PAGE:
Chapter 10, Page 93

“European Union countries already have compensatory mechanisms within national policies to ensure that time spent caring for children and older dependents, the majority of which is carried out by women, is compensated.” Sarah Harper, Director, Oxford Institute of Ageing, University of Oxford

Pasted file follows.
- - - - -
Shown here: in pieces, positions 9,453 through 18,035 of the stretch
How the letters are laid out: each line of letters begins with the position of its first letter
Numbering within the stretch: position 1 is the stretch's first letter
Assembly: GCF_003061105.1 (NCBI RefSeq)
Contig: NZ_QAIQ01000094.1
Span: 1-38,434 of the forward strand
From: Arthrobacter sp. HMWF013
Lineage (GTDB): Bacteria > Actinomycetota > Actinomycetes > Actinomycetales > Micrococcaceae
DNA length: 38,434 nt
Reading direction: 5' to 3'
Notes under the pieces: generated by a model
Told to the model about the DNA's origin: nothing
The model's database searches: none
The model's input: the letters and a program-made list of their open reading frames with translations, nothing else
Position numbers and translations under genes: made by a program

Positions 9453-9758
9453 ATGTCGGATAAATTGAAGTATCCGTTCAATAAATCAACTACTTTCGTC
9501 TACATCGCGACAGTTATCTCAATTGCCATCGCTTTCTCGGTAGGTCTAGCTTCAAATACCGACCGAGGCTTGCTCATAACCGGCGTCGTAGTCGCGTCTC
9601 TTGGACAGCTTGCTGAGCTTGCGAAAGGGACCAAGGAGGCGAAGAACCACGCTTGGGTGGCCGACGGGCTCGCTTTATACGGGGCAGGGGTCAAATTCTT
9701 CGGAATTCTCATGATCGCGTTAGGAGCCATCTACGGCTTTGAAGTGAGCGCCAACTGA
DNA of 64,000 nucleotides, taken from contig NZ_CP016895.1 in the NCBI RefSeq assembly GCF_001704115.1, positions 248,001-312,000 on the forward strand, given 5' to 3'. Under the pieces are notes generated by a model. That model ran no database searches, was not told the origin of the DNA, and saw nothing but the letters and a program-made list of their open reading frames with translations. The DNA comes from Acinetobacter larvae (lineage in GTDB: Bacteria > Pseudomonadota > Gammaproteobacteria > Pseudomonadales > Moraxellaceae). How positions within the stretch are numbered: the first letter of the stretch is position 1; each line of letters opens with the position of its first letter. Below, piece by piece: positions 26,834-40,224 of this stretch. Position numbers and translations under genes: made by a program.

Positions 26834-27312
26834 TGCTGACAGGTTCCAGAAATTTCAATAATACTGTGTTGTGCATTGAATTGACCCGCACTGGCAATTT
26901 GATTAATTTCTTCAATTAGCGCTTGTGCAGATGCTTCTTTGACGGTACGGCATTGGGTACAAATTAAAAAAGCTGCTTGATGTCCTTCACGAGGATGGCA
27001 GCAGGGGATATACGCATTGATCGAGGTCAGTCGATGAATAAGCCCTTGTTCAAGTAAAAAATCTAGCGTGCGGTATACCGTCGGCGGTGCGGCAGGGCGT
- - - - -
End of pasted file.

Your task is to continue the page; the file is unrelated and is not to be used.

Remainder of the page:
Late Life Work, Retirement, and Social Security for European Women” by Sarah Harper analyzes how European boomer women deal with many retirement and employment challenges not faced by their Baby Boomer Women: Secure Futures or Not? counterparts in the United States. She examines how European women tend to live and work longer than men. Due to these bio-demographic and socioeconomic facts and the inequalities in the European Union pension systems, European women experience higher rates of poverty than men. The author identifies how the EU governments are addressing these inequalities by creative policies such as compensating women in the retirement systems for the time they spend caring for children and older dependents.